CHARLES M. SMETHERS, moulder, P.O. Beach Haven, was born at Beach Haven, Salem township, this county, May 2, 1863, and is a son of Conrad and Sarah (Minnich) Smethers. His paternal grandparents were William and Catharine (Biebelhammer) Smethers, of Salem township; and his maternal grandparents were Henry and Leah (Shiley) Minnich, of Shickshinny. His father, who was a native of Nescopeck township, from a boy boated on the Pennsylvania Canal, and was captain of a boat at eighteen years of age. He died at Beach Haven June 23, 1892, at the age of sixty-one. His children were Warren W., Charles M. and Lizzie (Mrs. Echart Jones). Our subject was reared in Beach Haven, educated in the public school, and for one and one-half years has been in the employ of the Jackson & Worden Car Company, at Berwick, Pa. He married September 25, 1891, Stella Seely, of Beach Haven. Mr. Smethers is a member of the P.O.S. of A., and is a Democrat.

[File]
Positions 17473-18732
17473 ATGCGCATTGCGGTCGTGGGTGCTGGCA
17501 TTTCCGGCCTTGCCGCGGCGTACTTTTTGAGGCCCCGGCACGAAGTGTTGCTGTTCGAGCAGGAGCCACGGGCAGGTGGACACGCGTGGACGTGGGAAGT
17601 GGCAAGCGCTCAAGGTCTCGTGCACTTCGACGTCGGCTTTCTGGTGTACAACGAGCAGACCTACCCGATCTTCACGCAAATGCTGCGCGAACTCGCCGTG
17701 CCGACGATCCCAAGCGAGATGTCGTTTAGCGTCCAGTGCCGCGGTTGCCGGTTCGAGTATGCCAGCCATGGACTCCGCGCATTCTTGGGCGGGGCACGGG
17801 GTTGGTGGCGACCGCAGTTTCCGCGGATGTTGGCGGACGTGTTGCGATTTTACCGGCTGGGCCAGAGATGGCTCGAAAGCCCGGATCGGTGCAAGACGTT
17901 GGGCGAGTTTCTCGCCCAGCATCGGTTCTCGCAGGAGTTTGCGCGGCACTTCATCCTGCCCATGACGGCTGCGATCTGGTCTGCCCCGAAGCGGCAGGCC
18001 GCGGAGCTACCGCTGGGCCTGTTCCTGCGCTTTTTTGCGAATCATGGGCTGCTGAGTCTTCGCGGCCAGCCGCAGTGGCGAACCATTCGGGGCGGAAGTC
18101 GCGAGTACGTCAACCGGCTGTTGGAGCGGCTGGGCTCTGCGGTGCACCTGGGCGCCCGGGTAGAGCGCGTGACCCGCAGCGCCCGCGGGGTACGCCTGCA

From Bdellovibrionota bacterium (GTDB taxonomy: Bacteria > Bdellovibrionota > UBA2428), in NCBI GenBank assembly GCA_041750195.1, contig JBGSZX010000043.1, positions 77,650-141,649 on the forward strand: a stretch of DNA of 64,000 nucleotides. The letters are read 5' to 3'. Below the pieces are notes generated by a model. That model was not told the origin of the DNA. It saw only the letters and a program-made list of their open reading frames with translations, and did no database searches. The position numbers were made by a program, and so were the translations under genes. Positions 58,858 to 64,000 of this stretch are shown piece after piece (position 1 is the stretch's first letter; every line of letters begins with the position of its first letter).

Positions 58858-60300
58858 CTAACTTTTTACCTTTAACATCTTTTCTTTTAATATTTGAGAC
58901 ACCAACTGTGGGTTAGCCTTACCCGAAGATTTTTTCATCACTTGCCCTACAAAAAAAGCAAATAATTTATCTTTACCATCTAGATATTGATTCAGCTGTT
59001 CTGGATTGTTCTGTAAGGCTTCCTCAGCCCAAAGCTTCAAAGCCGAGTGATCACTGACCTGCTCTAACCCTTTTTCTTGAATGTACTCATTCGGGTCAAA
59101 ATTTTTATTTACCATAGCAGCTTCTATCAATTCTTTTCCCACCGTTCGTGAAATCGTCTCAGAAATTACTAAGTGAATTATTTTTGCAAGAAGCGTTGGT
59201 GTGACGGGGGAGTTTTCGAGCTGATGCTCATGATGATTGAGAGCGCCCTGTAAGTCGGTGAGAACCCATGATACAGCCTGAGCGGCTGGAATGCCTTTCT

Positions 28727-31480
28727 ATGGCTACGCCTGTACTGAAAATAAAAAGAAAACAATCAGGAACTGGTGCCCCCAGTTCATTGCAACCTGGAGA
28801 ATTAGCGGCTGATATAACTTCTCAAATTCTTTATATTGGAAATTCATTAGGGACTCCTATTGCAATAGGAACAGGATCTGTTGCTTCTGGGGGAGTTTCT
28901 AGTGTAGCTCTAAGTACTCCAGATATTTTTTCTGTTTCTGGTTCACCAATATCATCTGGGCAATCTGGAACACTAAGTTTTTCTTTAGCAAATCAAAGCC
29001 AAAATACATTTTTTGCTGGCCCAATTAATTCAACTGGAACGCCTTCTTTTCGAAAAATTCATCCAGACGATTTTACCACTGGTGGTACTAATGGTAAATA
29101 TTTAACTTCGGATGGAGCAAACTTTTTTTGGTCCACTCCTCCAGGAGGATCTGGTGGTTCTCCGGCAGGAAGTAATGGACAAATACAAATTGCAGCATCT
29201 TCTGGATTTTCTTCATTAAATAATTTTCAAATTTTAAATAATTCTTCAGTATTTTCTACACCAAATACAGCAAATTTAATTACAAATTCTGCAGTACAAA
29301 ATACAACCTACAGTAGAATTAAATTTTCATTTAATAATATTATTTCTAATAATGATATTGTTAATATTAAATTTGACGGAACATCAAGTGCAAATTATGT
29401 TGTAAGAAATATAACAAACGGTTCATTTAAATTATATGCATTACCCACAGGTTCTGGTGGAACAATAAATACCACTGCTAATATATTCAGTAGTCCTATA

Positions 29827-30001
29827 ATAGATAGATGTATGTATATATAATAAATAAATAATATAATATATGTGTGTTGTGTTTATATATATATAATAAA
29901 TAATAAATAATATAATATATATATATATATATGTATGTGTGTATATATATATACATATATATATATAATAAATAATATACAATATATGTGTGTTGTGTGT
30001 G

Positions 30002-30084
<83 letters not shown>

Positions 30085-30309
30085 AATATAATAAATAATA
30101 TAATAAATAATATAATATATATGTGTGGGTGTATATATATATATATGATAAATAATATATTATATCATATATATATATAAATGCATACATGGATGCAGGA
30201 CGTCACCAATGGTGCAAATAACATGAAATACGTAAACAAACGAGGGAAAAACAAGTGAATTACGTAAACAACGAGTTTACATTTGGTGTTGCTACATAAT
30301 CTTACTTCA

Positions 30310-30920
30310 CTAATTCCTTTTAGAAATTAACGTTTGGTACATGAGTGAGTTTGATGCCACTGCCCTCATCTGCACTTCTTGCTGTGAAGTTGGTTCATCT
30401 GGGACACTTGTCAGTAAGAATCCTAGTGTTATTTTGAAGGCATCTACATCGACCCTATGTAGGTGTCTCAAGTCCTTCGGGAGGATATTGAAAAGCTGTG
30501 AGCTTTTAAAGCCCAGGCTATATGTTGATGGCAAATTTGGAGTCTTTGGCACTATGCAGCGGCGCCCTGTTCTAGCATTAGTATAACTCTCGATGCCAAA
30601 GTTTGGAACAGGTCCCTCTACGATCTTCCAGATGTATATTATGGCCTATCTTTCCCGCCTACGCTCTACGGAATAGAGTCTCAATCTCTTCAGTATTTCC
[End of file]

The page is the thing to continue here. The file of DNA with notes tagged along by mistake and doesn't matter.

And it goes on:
A. SMITH, teamster of Miner & Co., Plains, was born in Plainsville, November 24, 1852. Our subject began picking slate at an early age, and when fifteen years old left home, went west, and located at Sabetha, Kans., where he was engaged in farming and herdin; he followed this occupation fifteen years, including three years passed on a ranch in Colorado, and then returned to Plains, where he has since been engaged in teaming and farming; he has held his present position since 1887. Mr. Smith was married October 25, 1888, to Miss Ida, daughter of Asa Brader, of Plains, and to their union has been born one child, Asa B. Mr. Smith and wife are members of the Methodist Episcopal Church; he is a member of the P.O.S.of A., and of the O.U.A.M.; he has always given his political support to the principles of the Republican party.